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Russia: More Details, More Questions On Moscow Raid

Prague, 29 October 2002 (RFE/RL) -- More details are emerging about the Moscow hostage drama and the raid by special forces that ended it. But many mysteries remain, especially concerning the gas Russian special forces used to subdue Chechen militants holding more than 700 people hostage.

Doctors said over the weekend that most of the nearly 120 hostages who died in the raid succumbed to the gas. Russian authorities have not identified the substance other than to say it was an anesthetic used in surgery.

The heavy death toll, together with the official caginess and the symptoms suffered by many of the hostages -- such as sickness and increased heart rate -- have all fed speculation that the special forces used a nerve agent or a derivative thereof. Such an agent could put Russia at odds with international agreements on banning chemical-warfare substances.

U.S. officials now say they believe the gas was opiate-based, similar to, but stronger than, morphine, and not a nerve agent.

An anonymous spokeswoman with the U.S. Embassy in Moscow said this today: "Like other Western embassies, we have asked Russian authorities for information on the gas used. We have received some preliminary information on the effects of the agent used, but they have not confirmed the name of the agent. A Western embassy in Moscow has had its physicians examine surviving hostages and concluded that the agent they were exposed to appears to be consistent with an opiate rather than a nerve agent."

However, a German doctor who treated two of the former hostages described this theory as "rubbish." Thomas Zilker, a professor at Munich Technical University's clinic, wouldn't tell RFE/RL what the gas was other than to say it was an ordinary anesthetic gas. "It's probably, with some likelihood, it's a gas which was used for many, many years in Western Europe and America to produce general anesthesia, and as we have now better gases in the meantime, it's not used any more in our part of the world," Zilker said.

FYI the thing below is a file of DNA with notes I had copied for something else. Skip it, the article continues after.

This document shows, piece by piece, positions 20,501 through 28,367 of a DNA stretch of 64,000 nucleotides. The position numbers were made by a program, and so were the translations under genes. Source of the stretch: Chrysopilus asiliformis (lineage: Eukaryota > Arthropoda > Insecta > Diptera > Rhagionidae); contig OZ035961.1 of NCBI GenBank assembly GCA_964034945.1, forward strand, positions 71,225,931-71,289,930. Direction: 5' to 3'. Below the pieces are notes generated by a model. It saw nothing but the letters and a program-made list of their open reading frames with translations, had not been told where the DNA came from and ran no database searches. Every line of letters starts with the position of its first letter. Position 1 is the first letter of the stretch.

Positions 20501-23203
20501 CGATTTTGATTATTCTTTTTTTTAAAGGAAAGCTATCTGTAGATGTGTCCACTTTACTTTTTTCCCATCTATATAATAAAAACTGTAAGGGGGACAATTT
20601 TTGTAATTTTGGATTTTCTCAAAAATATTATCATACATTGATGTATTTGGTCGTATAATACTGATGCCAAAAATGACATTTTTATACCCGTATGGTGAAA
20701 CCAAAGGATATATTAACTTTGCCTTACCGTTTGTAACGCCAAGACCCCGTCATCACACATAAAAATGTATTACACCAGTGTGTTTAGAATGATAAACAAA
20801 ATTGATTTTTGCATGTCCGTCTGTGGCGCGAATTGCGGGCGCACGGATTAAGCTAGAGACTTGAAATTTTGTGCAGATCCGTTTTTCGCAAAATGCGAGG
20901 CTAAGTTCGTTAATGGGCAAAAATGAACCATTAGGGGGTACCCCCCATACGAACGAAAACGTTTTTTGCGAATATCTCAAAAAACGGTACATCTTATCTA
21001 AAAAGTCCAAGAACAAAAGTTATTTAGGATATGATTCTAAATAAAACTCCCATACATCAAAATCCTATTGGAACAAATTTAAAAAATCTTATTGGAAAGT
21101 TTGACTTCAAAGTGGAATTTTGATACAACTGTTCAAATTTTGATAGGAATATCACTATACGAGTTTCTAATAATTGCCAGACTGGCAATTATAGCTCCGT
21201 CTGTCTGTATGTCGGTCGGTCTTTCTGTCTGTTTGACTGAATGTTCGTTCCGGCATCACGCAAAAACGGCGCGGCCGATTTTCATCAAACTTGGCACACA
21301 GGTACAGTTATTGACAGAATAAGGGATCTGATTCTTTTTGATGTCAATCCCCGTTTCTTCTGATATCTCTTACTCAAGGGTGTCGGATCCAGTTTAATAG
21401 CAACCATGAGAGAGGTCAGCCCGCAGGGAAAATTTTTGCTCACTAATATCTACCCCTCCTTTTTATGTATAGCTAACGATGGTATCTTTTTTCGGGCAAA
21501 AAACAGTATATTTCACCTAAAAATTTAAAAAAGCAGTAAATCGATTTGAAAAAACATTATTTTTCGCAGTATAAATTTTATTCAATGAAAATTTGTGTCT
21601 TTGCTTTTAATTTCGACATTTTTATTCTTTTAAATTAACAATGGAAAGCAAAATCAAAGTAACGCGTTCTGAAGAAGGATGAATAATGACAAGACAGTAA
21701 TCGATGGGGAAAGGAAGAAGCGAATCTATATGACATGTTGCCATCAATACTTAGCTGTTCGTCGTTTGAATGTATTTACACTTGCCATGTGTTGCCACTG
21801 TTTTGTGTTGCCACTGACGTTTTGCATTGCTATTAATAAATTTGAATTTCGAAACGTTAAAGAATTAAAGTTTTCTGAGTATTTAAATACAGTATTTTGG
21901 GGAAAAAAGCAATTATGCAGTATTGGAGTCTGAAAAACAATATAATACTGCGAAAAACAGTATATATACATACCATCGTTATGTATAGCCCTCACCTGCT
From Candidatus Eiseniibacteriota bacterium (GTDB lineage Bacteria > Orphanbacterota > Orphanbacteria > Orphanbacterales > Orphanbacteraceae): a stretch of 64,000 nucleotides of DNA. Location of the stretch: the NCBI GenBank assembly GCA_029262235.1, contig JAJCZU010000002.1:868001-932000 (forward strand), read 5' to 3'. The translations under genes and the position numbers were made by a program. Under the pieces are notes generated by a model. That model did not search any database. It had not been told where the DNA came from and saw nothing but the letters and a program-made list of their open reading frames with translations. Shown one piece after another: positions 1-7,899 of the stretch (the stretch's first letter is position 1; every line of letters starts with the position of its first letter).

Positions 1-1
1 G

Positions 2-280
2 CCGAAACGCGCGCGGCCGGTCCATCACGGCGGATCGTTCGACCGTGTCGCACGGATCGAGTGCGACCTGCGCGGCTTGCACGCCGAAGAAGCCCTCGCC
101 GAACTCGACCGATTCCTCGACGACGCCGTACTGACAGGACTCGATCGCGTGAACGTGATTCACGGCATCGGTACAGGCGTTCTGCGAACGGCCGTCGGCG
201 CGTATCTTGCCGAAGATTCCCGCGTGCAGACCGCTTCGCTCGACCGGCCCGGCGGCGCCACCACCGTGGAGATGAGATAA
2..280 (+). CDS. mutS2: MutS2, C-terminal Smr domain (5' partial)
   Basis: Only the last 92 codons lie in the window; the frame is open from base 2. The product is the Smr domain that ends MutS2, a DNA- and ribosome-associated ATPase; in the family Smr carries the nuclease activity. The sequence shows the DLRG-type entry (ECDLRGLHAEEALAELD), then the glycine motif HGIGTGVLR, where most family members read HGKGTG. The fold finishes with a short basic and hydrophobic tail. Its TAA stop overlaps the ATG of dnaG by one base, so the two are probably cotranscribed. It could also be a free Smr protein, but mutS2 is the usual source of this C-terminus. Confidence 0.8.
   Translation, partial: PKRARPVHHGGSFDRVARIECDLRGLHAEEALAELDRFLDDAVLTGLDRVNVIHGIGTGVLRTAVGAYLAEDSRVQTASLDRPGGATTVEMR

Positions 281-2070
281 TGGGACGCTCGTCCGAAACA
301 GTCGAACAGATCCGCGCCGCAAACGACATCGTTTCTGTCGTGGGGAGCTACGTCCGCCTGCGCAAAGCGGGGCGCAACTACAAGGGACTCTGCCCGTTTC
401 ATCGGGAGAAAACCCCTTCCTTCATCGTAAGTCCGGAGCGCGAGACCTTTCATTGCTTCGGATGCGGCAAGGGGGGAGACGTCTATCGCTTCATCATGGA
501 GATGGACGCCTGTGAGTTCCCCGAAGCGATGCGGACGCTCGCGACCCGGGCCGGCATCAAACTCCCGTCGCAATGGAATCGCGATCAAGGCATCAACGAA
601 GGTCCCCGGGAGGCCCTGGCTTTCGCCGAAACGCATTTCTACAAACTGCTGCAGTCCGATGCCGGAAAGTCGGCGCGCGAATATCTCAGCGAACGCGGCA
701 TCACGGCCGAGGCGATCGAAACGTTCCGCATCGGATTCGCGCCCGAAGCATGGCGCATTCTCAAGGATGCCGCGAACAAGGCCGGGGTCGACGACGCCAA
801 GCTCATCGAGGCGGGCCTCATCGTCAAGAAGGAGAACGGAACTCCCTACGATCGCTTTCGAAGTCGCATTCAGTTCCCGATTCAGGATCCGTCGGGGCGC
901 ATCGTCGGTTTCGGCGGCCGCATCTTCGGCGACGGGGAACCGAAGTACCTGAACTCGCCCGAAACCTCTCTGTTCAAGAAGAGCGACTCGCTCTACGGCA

Asked how it could have killed so many of the hostages, Zilker said that was no mystery either. "If I give you a gas that makes you unconscious and then the anesthetist is not beside you a lot of people will die. That's quite normal. Because it puts the respiration down, you start vomiting, and the content of your stomach comes up and goes into your lungs. You have a lack of oxygen; your tongue will fall back and block your airway," Zilker said.

Moscow chief prosecutor Mikhail Avdyukov said today that 45 people died of gunshot wounds, 41 of them hostage takers.

He said the other four included two hostages and a woman who was shot as she entered the theater shortly after the militants seized the building. He said officials were still checking the identity of another man shot during the raid.

But earlier, doctors had said all but two of the hostage deaths were from gas. There's as yet no explanation on the discrepancy in the figures.

An unnamed member of the elite Alfa unit that stormed the theater told the "Izvestiya" daily today that they did not shoot a single hostage.

In another development, Interior Minister Boris Gryzlov today announced further detentions in connection with the hostage taking. "Today, the Interior Ministry has been taking unprecedented actions to uncover a terrorist network operating in Moscow and the surrounding region. We've already detained several dozen people suspected of involvement in the hostage taking," Gryzlov said.

Meanwhile, more former hostages were released from hospitals today, leaving 317 still under medical care.

As they tell their stories to the media, their accounts also throw doubt on whether the event that triggered the raid actually happened, i.e., whether the militants carried out their threat to begin executing their captives.

Officials said initially that the Chechen captors had begun shooting hostages, but hostage accounts paint a different picture.

Mark Podlesnyi, one of the actors held captive, told media that a hostage had suddenly risen out of his seat and rushed at one of the hostage takers with a bottle. The militants shot at him but missed, hitting instead a man and a woman who were then reportedly taken outside for treatment.